Had Marketwatch’s reporter examined these claims regarding retiree poverty in more detail, he’d not only have found them to be an outlandish exaggeration. He’d have seen how far people have to go to create the perception of a “retirement crisis.” That in itself is a story worth reporting.
Let’s start with the U.S. Census Bureau’s official poverty thresholds. For 2019, the poverty threshold for a single individual aged 65 and over was $12,261; for an elderly couple, poverty was defined as an income below $17,196. In 2019, 8.9% of Americans aged 65 and over were officially deemed to be living in poverty. However, Census Bureau research found that the household survey used to calculate the official poverty rate significantly underestimates retirees’ actual incomes. When analyzed using Internal Revenue Service tax records, the true poverty rate among seniors in 2012 wasn’t the officially reported 9.1% but actually just 6.9%.
So it seems that the New School researchers are suggesting that the Covid recession will boost the elderly poverty rate by six- to seven-fold. If so, that truly would be a crisis.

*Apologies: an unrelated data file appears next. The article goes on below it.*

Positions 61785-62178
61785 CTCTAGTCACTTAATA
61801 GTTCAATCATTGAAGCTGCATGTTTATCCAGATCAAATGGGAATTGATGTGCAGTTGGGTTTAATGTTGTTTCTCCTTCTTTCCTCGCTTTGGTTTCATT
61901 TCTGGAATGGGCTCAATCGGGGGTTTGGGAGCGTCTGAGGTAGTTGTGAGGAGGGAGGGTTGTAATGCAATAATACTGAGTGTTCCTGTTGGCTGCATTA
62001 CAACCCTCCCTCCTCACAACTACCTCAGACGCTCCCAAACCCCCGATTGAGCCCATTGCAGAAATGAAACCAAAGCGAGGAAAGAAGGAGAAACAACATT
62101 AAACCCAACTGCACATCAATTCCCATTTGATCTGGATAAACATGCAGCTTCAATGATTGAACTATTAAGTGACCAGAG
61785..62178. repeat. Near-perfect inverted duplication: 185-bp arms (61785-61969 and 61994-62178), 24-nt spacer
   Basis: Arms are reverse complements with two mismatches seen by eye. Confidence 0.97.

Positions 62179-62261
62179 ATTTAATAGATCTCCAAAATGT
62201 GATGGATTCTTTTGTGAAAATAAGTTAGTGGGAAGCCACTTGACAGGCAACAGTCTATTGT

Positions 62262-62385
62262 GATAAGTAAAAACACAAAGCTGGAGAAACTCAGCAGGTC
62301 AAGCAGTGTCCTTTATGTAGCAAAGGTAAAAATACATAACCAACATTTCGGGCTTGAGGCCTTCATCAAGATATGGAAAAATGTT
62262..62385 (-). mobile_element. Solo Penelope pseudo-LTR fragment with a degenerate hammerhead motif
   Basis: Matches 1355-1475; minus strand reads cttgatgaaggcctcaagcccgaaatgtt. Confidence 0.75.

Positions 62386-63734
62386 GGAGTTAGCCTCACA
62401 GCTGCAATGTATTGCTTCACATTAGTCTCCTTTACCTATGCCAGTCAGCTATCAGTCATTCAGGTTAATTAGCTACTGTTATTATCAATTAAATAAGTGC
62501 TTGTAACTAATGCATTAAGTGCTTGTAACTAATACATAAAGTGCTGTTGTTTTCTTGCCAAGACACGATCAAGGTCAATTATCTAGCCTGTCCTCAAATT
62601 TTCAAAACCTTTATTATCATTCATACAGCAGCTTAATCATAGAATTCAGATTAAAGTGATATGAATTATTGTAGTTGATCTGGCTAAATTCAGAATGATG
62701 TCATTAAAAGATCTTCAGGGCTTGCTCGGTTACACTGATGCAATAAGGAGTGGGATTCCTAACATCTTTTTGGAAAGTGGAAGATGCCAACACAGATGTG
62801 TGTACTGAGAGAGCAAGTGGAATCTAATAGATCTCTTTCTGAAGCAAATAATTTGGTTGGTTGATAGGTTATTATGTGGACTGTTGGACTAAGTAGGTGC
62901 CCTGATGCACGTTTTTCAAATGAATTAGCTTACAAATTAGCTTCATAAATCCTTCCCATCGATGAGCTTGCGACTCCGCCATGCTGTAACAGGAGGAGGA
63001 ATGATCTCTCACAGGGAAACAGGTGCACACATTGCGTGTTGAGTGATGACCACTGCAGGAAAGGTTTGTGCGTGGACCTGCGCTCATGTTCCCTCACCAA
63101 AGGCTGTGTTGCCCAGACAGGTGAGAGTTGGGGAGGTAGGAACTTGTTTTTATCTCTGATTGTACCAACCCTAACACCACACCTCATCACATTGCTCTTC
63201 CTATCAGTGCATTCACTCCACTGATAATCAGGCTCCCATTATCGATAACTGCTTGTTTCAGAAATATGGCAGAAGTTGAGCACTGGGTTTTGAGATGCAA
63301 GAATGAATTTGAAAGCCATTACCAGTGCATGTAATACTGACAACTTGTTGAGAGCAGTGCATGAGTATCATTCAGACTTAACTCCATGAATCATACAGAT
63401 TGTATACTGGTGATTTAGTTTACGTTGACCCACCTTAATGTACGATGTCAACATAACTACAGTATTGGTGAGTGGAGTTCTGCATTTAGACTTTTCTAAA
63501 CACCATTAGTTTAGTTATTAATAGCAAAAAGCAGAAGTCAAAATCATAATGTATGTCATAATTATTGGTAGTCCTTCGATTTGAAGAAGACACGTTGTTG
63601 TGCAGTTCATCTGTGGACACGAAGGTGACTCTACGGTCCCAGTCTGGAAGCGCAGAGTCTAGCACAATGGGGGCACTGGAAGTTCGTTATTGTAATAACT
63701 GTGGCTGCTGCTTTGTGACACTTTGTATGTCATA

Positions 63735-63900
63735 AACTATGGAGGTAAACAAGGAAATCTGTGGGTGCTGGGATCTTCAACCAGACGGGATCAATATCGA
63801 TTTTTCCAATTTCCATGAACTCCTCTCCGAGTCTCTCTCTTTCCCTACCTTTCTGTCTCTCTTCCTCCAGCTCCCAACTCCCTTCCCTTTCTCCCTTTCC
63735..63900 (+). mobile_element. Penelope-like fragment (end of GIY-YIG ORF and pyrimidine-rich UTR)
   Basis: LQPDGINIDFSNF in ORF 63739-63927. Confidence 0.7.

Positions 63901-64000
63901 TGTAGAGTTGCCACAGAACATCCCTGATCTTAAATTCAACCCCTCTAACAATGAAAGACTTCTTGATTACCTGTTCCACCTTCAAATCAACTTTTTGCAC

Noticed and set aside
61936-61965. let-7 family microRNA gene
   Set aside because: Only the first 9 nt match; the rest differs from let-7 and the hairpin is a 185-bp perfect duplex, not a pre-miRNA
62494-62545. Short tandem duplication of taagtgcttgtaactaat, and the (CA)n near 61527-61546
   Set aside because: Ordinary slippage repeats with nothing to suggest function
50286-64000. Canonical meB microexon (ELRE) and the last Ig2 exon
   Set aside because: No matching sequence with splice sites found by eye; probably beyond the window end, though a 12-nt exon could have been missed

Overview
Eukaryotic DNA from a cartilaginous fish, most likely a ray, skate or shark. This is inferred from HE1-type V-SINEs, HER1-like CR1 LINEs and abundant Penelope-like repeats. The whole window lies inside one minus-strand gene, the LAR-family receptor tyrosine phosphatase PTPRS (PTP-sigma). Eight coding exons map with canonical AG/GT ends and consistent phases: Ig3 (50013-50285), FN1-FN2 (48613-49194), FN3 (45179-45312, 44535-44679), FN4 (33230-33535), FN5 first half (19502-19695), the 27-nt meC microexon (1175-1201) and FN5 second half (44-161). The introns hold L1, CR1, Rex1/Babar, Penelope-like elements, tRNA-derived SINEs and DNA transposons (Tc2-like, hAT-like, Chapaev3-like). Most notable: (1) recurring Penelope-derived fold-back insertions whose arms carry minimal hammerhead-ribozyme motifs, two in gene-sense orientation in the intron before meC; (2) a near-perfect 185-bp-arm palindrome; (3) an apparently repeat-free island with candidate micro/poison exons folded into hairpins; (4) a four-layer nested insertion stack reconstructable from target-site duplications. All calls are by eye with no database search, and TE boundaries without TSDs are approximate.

In fact, that’s not at all what’s happening. Instead, the New School researchers redefine elderly poverty so that, even before the Covid downturn, most older Americans were already assumed to retire into poverty. Covid is just the icing on the cake.
In a research paper, the New School researchers argue that, even prior to the Covid recession, between 56 and 68% of Americans aged 46 to 56 would retire into poverty, depending upon the age at which they retired. Factoring in the Covid recession, the New School group claims that the retirement poverty rate will rise to between 61 and 72%. Yikes!
Now, for the reality check.
The Social Security Administration runs the most sophisticated retirement income simulation model in the U.S. government. The SSA model projects that only around 5% of retirees will be in poverty come 2030, not the 56%-plus figure the New School researchers claim. The Urban Institute’s DYNASIM model likewise estimates low and falling poverty in old age.
So how do the New School people do it? They define poverty up.
While both the Marketwatch headline and the New School’s study refers to the number of older Americans who will retire into poverty, their numbers actually refer to both poverty and “near-poverty.” So the New School researchers are broadening the definition of “poverty” from the get-go.